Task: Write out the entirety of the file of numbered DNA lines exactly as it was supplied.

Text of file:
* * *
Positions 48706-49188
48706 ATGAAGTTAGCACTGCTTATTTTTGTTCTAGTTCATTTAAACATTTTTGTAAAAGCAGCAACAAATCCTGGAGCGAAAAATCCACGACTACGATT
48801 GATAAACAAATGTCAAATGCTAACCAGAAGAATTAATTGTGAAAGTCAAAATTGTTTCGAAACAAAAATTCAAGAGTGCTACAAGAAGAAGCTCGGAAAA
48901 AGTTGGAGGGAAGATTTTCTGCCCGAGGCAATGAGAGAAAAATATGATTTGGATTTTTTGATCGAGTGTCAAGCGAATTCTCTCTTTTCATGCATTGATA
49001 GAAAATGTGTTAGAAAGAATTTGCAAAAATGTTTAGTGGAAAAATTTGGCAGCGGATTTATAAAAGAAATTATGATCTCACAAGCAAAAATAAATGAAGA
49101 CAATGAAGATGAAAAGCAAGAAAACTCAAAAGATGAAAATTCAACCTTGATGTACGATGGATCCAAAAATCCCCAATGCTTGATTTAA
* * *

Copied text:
Positions 48706-49188
48706 ATGAAGTTAGCACTGCTTATTTTTGTTCTAGTTCATTTAAACATTTTTGTAAAAGCAGCAACAAATCCTGGAGCGAAAAATCCACGACTACGATT
48801 GATAAACAAATGTCAAATGCTAACCAGAAGAATTAATTGTGAAAGTCAAAATTGTTTCGAAACAAAAATTCAAGAGTGCTACAAGAAGAAGCTCGGAAAA
48901 AGTTGGAGGGAAGATTTTCTGCCCGAGGCAATGAGAGAAAAATATGATTTGGATTTTTTGATCGAGTGTCAAGCGAATTCTCTCTTTTCATGCATTGATA
49001 GAAAATGTGTTAGAAAGAATTTGCAAAAATGTTTAGTGGAAAAATTTGGCAGCGGATTTATAAAAGAAATTATGATCTCACAAGCAAAAATAAATGAAGA
49101 CAATGAAGATGAAAAGCAAGAAAACTCAAAAGATGAAAATTCAACCTTGATGTACGATGGATCCAAAAATCCCCAATGCTTGATTTAA